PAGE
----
26/09/2013 05:59 BST | Updated 25/11/2013 05:12 GMT

National Work-Life Week

This week is National Work-Life Week. But what exactly does that mean? Despite a ton of links to websites offering suggestions and tips for the week, it's difficult to decipher the core values for my favourite named week in September. I've been trawling through Google and still haven't really gotten to the bottom of the phenomenon. However, off the cuff, the fact it exists serves as a testament to reclaiming personal time, lost to work and evaluating our individual work-life balance.

With the advent of modern technology, modern workers can make anywhere an office. Sometimes having to head to the post office at lunchtime isn't the biggest waste of time, queuing can serve as the perfect time to catch up on emails or check your diary for the rest of the afternoon. This freedom liberates a little 'working' time to do personal errands and chores, while still taking care of business. We can leave work a little early to get a more convenient train because we can work on the train, or squeeze in a hairdressing appointment during the day while typing out status reports.

National Work-Life Week to me isn't about raising awareness that we're all working longer than ever before, because that's not the case. Instead it's the need to find the balance between work and life now that technology has extinguished the traditional boundaries. Work emails have crept into home lifeand leaving the office is no longer the same as leaving work. In this respect, we are all always on call. There's no real excuse to not read an email or listen to a voicemail, it's simply a choice not to. The real challenge is learning to respect the boundaries between home and work, forcing yourself to implement compartmentalisation regularly in your schedule.

A recent survey of London based office workers points to how serious people are about achieving this balance. 82% said that their priority was their wellbeing, and not career progression. It isn't just time spent at work that impacts on this balance, but the offices themselves. In most large corporations you'll find gyms with free personal trainers to hand, and in tech and digital arenas, pool tables and soundproofed music rooms are becoming the norm. In our offices we encourage staff to get outside in our outdoor areas, covered terraces and bathing our offices in natural light.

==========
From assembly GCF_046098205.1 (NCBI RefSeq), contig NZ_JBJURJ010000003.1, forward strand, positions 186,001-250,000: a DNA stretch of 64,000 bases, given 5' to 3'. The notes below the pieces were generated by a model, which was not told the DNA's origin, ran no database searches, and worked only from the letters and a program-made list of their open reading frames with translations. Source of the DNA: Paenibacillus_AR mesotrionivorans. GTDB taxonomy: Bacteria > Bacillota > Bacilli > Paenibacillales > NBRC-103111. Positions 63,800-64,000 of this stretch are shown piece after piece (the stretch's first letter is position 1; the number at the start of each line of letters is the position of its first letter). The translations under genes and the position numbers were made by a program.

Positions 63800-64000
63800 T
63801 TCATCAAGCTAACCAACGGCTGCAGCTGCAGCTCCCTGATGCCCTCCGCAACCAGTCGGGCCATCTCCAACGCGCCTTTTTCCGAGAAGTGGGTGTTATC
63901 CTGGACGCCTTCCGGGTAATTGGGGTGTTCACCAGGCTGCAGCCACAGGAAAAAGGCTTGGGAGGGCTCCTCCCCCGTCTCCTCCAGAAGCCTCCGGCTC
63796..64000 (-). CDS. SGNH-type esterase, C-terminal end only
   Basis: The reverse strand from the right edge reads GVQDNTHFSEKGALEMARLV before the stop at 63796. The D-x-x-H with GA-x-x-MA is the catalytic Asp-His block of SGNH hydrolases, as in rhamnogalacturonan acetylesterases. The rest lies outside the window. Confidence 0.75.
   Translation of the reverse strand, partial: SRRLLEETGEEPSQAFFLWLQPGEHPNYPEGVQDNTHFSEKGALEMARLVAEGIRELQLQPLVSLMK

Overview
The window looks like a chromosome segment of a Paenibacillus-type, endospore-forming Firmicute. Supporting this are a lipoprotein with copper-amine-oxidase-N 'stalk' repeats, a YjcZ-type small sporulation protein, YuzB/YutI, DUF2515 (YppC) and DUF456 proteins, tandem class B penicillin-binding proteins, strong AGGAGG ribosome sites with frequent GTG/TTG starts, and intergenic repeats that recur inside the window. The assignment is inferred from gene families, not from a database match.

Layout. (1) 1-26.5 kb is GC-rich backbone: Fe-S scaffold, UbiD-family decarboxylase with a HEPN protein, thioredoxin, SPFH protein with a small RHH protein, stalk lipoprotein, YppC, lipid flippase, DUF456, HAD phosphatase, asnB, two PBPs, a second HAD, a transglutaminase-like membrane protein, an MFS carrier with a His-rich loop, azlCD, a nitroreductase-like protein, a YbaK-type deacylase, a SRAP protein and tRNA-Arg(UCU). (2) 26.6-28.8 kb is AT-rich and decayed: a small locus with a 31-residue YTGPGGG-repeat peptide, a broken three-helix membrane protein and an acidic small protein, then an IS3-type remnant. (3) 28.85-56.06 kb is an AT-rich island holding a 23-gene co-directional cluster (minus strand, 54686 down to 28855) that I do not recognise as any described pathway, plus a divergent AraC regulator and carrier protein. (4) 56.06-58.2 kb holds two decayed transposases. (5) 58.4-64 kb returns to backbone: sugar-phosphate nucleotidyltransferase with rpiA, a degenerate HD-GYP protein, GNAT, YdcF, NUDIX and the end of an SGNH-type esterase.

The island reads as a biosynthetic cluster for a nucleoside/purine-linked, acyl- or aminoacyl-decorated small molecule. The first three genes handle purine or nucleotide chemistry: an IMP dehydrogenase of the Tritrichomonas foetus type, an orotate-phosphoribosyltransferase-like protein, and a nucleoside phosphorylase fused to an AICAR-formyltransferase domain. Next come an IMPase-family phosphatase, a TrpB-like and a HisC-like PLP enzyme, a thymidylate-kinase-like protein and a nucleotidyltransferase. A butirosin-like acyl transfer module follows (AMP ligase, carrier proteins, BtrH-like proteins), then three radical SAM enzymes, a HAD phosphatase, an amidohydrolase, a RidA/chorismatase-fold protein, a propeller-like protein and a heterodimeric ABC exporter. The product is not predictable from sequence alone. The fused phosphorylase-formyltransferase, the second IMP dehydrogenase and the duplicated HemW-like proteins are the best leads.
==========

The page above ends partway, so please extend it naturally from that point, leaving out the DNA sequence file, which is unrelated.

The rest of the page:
After a long day in the office comes the dreaded commute. The average UK employee who commutes now spends almost 53 minutes per day on the journey to and from work. This accounts for four hours and 24 minutes per week for the typical full-time employee. As this doesn't count towards working hours, it is a grey area for employees. It counts as personal time, lost to their travel to work. Unsurprisingly Londoners have the longest average commute at 75 minutes.

Although work can be demanding it's crucial not to let it become all-consuming. You need to take on different challenges outside work that test you and put the working day in perspective. These aren't distractions from work, they make you more productive. Boxing and meditation play a huge part in keeping me sane, keeping me focused and ensuring I get a healthy sleep.

With nine per cent of all employees working 40 to 48 hours in a usual working week, six per cent working more than 48 hours and two per cent working more than 55 hours it's important to understand what motivates you both inside and outside work and harness this.

Today is 'go home on time day', part of National Work-Life Week's scheduled activities. If flexible working isn't for you, and you don't take my advice on any of what I have already mentioned - make sure you leave the office as soon as your hours are up. Reclaiming just twenty minutes or so in an evening can make all the difference in making your day balanced.